Author(s): Daisuke Suzuki, Ji Hyun Kim, Shunichi Shibata, Hitoshi Abe, Gen Murakami, José Francisco Rodríguez-Vázquez

Abstract

We assessed the flap valve of the foramen ovale (FO valve) by examining 30 hearts from human fetuses of gestational age 30–40 weeks. We dissected the hearts, examined their macroscopic morphology, and then prepared semiserial sagittal sections across the valve. Although the primary septum is expected to extend along the left atrial face, eight hearts had a superior rim of the fossa ovalis on the left atrial face that was too thick and high, so there was no smooth continuation with the valve. Moreover, three of these eight hearts each had a flap valve that was fused with a long and narrow plate arising from the caval orifice. Histological analysis indicated that 21 specimens each had a candidate primary septum that contained myocardium, although the left sinuatrial valve (LSAV) contained fibrous tissue, but little or no myocardium. In each of 17 hearts, a candidate primary septum was attached to the left atrial face of the fossa, and parts of the LSAV extended to and approached the right atrial face. However, seven of these 17 hearts each had a folded small primary septum. Another four of these 17 hearts each had an LSAV that extended widely to the fossa, and a candidate primary septum (which might be a remnant) attached to the left atrial side of the LSAV. These variations suggest that the LSAV makes a major contribution to the FO valve in some fetal hearts. Consequently, the fetal FO valve appears to have heterogeneous morphology and origin.



Anatomical considerations in endoscopic lacrimal surgery

Publication date: July 2019

Source: Annals of Anatomy - Anatomischer Anzeiger, Volume 224

Author(s): Saul N. Rajak, Alkis J. Psaltis

Abstract
Purpose

To provide a review of the anatomy of the lacrimal drainage system and lateral wall of the nose pertaining to endoscopic dacryocystorhinostomy.

Methods

The authors performed a PubMed search of articles published pertaining to the anatomy of the lateral wall of the nose and the anatomy of endonasal and external dacryocystorhinostomy surgery.

Results

The article covers the regional surface and surgical anatomy for endoscopic dacryocystorhinostomy (DCR), including the maxillary line, middle turbinate, agger nasi air cell, lacrimal sac and fossa and the upper portion of the nasolacrimal drainage system. It also explores the dimensions and location of bony ostium formation to ensure full exposure and marsupialisation of the lacrimal sac. Finally, it covers the anatomy of potential complications of endoscopic DCR surgery including penetration of the skull base and orbit, inadvertent entry to the maxillary sinus and breach of the skin.

Conclusion

A good understanding of the anatomy of the lacrimal drainage system and the lateral wall of the nose will increase the likelihood of successful surgery and minimize the risk of complications and damage to neighbouring structures such as the orbit and skull base.



The large intestine from fetal period to adulthood and its impact on the course of colonoscopy

Publication date: July 2019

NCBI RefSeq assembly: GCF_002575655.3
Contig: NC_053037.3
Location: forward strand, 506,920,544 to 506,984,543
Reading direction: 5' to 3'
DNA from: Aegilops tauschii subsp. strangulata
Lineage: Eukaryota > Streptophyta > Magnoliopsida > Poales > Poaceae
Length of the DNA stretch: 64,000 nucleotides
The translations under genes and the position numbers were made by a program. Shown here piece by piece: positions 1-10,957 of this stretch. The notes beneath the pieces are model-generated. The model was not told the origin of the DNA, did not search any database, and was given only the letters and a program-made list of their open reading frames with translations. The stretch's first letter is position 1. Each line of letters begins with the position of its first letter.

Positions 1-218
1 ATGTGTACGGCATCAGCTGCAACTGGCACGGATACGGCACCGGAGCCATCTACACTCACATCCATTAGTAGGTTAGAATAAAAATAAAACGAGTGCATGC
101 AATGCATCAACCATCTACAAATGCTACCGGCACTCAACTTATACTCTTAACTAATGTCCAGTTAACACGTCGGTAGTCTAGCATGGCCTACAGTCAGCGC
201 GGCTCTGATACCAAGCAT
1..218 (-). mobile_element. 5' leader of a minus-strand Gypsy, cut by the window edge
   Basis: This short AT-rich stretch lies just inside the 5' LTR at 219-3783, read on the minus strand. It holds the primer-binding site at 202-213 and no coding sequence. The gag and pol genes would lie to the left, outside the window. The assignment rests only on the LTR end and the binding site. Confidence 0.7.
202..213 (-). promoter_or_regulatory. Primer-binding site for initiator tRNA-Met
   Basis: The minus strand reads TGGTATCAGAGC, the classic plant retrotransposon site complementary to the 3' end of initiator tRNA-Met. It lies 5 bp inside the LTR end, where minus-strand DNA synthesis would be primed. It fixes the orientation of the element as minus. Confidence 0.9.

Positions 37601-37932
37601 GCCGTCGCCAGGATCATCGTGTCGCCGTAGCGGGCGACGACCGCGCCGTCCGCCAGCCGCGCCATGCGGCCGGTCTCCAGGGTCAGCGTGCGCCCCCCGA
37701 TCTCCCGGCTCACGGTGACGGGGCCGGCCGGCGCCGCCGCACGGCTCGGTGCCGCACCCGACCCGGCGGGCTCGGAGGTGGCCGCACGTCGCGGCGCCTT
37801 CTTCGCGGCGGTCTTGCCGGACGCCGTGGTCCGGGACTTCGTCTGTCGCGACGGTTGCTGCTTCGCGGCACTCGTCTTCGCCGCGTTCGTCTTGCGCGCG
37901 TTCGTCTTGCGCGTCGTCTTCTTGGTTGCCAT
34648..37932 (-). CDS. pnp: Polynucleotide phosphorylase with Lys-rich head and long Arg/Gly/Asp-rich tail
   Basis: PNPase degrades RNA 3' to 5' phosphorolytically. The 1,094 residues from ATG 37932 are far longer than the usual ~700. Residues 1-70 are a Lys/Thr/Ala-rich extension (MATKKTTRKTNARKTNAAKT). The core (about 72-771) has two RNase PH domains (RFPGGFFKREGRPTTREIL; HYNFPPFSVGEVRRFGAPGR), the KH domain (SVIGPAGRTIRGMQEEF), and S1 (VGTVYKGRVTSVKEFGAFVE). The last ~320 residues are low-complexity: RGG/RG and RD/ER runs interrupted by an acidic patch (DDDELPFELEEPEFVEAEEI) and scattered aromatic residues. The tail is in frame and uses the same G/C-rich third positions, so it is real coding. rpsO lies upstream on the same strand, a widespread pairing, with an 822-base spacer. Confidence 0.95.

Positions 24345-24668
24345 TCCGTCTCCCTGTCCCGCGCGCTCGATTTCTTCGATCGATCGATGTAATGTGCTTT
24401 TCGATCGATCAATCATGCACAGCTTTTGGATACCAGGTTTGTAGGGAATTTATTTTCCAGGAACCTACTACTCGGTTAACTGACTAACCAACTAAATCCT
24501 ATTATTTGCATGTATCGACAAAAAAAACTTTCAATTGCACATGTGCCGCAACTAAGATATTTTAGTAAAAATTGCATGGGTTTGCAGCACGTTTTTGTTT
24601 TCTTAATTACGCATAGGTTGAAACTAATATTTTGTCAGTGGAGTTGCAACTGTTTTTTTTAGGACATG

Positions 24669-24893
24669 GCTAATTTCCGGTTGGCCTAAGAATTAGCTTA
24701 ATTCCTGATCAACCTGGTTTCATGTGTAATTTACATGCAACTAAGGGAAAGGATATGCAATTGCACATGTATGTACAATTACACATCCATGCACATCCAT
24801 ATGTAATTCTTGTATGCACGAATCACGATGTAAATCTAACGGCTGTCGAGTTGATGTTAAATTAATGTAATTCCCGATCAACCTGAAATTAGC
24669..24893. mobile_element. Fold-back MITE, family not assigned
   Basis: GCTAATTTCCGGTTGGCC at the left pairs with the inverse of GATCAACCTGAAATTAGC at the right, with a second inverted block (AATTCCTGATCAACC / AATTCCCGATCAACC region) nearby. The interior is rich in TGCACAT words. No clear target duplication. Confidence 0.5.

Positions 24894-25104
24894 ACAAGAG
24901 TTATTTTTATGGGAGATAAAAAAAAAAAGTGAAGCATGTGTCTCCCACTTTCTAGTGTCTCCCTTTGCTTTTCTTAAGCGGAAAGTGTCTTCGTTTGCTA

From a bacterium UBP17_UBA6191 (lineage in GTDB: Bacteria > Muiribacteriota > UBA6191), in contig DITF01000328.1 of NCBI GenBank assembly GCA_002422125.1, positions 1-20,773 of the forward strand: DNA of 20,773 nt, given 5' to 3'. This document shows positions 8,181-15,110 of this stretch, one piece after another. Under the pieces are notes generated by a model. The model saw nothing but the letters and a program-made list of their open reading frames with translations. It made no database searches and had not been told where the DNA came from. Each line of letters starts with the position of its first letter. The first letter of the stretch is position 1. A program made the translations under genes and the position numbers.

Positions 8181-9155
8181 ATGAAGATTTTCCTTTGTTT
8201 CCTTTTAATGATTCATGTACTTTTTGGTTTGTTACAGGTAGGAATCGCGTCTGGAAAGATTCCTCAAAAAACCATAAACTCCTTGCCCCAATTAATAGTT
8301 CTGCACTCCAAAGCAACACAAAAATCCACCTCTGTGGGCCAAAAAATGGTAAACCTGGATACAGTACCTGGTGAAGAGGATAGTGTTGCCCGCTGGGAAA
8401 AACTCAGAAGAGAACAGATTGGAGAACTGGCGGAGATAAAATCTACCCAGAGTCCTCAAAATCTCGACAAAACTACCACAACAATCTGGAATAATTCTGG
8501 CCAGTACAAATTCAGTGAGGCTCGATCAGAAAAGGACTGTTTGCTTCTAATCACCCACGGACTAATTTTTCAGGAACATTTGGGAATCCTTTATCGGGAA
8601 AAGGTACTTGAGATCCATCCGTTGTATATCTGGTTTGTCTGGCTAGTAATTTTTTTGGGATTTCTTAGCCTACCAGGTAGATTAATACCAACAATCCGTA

Source: Annals of Anatomy - Anatomischer Anzeiger, Volume 224

Author(s): Slawomir Wozniak, Tomasz Pytrus, Christopher Kobierzycki, Krzysztof Grabowski, Friedrich Paulsen

Abstract

The human large intestine in the living adult has a total length of about 1300 mm, ranging from 1100 to 2108 mm. The development of the gut continues after birth, up to the age 4–5. The large intestine ascends at the beginning in the right abdominal quadrant, then it traverses the abdominal cavity, and finally it descends to the anus. The left and right colic flexures are the basic flexions between the transverse, ascending and descending colon, respectively. Additionally, there are secondary bendings between intestinal segments. The angles between the neighbouring parts can vary between examined subjects. Most of the angulations can be found in the transverse (range 2–9) and sigmoid colon (range 1–9), making them the most troublesome parts to pass with a colonoscope.

Colonoscopy (usually performed in the left lateral or supine position) is one of the most important examination of the large intestine mucus membrane. During this procedure the endoscope is passed through the colon into the cecum or terminal ilium. The individual anatomical features (tortuosity, supernumerary loops and elongation) may slow down or interfere with the progress of the scope.

We summarize current knowledge on the human large intestine from the fetal period to adulthood and carve out some aspects that are currently less known to colonoscopists.



Lacrimal drainage anatomy in the Japanese population

Publication date: May 2019

Source: Annals of Anatomy - Anatomischer Anzeiger, Volume 223

Author(s): Ma. Regina Paula Valencia, Yasuhiro Takahashi, Munekazu Naito, Takashi Nakano, Hiroshi Ikeda, Hirohiko Kakizaki

Abstract
Purpose

The aim of this study is to provide a comprehensive and clinically relevant review of the lacrimal drainage anatomy in the Japanese population.

Methods

A thorough search on the lacrimal drainage anatomy in the Japanese population was performed using PubMed and Ichushi Web, which is managed by the Japan Medical Abstracts Society, for related studies up to December 2018. Published books on the same topic were also reviewed. Data from all articles and book chapters were reviewed, analyzed, and incorporated in this review.

Results

This review presents the subparts of the lacrimal drainage anatomy in a chronological manner, from proximal to distal. The location, dimensions, position or angle, histology (with some reference to the essential clinical functions and physiology of the lacrimal drainage system) are described in this review.